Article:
Greek and Latin Roots Vocabulary and Spelling, Unit I Lesson V: Eu, Bene, Caco, and Mal

1. eu = well/easy/agreeable
2. euphoria
3. bene = good
4. beneficial
5. caco = vile/diseased
6. cacophony
7. mal = bad/defective
8. malignant

Review Roots

9. mater/matri = mother
10. patr = father
11. filia/filius = son/daughter
12. zo = animal
13. avi = bird
14. saur = lizard

Simplified List use only the roots and the following words:

4. benefit
8. malice

Challenge List use only the roots and the following words:

2. euphemism
4. benevolence
6. cacophonous
8. malnutrition

Wonderful Words: On Plot and Story

Plots, Aristotle told us, have beginnings, middles and ends, and they proceed through a series of reversals and recognitions, a reversal being a shift in a situation to its opposite, and a recognition being a change from ignorance to awareness. The basic plot of every story…is: A central character wants something intensely, goes after it despite opposition and, as a result of a struggle, comes to either win or lose.

~John Dufresne, “How to Let Plot Guide Your Short Story”, Writers Digest.com, 6/7/11

Love that Setting! Play With Your Words Writing Prompt #83

Pre-write

Think about a place you love. Be there. See the details.

Get out a piece of paper. List:

  • The objects you see there
  • The colors you see there
  • The sounds you hear there
  • The scents you smell there
  • The textures you see and feel there
  • How it feels there
  • What things there taste like (even the air)

Write

Write a description of this place. Write it in such loving detail that a reader would know you love this place without you saying the words.

After you’ve written your rough draft, polish for specific and sensory word choices and details.

Share

When done, read your description to your writing partners or share it as a comment here.

Compliment one another on the richness and depth of the details and on the vividness of the sensory language.

Preschool Literacy:

Pre-write

Gather pencils, paper, and art materials.

Sit down with your preschooler and ask him what his favorite place is. Write the name of the place in big letters at the top of the page.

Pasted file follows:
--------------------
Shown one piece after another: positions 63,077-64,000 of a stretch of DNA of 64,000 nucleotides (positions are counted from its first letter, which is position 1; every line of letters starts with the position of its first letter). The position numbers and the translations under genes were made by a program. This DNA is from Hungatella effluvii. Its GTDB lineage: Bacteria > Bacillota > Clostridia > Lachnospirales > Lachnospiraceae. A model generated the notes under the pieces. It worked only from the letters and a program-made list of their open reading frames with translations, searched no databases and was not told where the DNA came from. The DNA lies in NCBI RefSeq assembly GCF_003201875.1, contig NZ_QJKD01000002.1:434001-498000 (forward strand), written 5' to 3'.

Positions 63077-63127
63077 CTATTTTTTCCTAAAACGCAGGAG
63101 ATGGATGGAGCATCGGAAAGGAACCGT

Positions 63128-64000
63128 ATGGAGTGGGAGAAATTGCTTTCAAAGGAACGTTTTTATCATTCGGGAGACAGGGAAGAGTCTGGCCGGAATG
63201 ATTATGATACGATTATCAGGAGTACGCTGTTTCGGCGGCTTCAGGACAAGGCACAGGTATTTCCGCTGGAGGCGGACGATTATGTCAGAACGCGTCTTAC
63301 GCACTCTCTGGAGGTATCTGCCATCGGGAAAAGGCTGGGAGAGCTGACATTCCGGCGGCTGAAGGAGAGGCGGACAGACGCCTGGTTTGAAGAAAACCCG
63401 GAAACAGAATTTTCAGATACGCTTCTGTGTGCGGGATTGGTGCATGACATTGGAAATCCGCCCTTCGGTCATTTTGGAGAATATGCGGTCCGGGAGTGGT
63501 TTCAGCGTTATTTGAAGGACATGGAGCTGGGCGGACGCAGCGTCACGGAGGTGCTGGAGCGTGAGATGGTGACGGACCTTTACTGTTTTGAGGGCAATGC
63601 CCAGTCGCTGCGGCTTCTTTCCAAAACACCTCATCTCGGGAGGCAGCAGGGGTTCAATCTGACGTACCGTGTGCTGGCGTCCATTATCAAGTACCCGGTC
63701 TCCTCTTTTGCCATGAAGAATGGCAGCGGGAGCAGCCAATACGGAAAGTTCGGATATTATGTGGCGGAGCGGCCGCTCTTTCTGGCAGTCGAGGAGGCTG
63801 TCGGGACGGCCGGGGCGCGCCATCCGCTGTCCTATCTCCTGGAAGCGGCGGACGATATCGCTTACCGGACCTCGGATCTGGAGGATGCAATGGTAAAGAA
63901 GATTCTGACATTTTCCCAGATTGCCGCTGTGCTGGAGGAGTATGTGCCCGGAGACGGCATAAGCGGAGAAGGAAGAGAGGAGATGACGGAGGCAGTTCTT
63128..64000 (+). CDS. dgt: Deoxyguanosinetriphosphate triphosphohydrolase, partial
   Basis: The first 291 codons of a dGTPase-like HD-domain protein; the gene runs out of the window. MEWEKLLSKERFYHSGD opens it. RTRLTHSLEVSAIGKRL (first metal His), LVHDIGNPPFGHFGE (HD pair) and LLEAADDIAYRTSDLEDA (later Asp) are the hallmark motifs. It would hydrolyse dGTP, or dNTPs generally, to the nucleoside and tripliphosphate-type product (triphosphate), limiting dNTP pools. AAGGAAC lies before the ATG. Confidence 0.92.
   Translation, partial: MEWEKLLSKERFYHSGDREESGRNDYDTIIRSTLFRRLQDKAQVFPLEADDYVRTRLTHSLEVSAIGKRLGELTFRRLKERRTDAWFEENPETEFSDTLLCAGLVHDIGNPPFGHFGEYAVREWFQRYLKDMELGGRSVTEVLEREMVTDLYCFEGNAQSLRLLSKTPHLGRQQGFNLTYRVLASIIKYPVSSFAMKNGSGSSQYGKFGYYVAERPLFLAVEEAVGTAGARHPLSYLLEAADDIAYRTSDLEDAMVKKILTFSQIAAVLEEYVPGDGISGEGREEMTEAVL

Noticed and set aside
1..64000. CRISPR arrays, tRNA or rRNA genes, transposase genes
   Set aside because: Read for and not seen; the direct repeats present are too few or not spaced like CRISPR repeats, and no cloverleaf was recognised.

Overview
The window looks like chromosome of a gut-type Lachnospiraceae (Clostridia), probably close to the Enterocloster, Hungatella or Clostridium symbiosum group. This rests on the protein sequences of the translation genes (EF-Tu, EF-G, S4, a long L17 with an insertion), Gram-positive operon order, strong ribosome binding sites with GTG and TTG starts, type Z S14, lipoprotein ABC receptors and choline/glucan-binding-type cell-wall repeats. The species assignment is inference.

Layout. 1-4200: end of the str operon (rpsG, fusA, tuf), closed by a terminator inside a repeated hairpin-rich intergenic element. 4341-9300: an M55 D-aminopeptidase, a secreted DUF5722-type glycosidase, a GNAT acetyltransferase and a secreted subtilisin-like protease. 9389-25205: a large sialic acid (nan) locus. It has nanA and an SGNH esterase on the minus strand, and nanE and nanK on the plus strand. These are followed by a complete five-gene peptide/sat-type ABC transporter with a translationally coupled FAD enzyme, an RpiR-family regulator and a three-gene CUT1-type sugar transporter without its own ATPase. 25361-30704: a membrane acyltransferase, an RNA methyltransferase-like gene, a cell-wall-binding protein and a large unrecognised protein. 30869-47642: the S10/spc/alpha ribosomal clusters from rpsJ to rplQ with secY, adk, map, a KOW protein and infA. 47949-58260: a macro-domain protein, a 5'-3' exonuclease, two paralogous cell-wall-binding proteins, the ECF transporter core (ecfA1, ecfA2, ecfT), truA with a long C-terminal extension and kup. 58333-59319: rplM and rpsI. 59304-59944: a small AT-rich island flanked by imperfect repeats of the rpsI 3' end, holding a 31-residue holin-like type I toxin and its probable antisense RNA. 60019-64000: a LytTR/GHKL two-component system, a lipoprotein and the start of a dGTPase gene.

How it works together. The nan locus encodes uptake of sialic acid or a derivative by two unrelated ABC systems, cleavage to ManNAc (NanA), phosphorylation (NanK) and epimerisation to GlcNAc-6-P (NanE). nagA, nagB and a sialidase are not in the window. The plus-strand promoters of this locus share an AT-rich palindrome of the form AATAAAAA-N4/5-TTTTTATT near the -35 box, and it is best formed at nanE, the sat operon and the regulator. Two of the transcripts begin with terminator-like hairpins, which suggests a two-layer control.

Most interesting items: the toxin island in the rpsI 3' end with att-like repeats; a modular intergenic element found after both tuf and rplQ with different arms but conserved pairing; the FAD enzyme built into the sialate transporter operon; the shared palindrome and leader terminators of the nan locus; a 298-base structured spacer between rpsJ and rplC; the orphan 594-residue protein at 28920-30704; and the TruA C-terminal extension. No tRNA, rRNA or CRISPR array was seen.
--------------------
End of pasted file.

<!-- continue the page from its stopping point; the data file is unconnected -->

Write

Now ask your preschooler to describe this place. Ask her what it:

  • looks like
  • sounds like
  • smells like
  • feels like
  • even tastes like.

As she answers your questions, list her responses beneath the title on the paper.

Share

When done, read back to your preschooler what he or she has said, pointing to the words as you say them to reinforce the one to one correspondence between each written and spoke word.

Together illustrate the paper and display it somewhere other family members can appreciate it.

Greek and Latin Roots Review Strategy: Puzzlers

When teaching the Greek and Latin Roots Vocabulary and Spelling System, it is a good idea to have a variety of strategies to use to help your students make the meanings of their roots their own. After Roots for Early Dismissal, Puzzlers was one of my students’ favorite exercises.

To start, have your students get out:

  • the current list of roots
  • a sheet of paper
  • pens or pencils

Instruct them to pair up with partners.

Assign each set of partners one of the roots from the list and have them write the root and its meaning at the top of their paper.

Discuss how roots are “pieces” of words whose meanings influence the definition of the word.

Instruct them to create words of their own by combining their assigned root with other roots or  words then write a definition for this “new word” that is influenced by the root’s meaning. Emphasize the fact that you do not want your students to find real words that include the root, but rather to make up their own words using the root.

For example, from this week’s list they might come up with something like:

Zoodeli = a zoo animal gourmet feed store

Sauroskin = a skin condition in which a person’s skin becomes dry and scaly like a lizard

Require each set of partners to create at least three new “words.” (I offered extra credit points if they created more than five.)

After the students have created their words and definitions, tell them look over their list and circle the Puzzler word they like best.

Call on each pair of students to stand up and tell the class:

  • their root
  • its meaning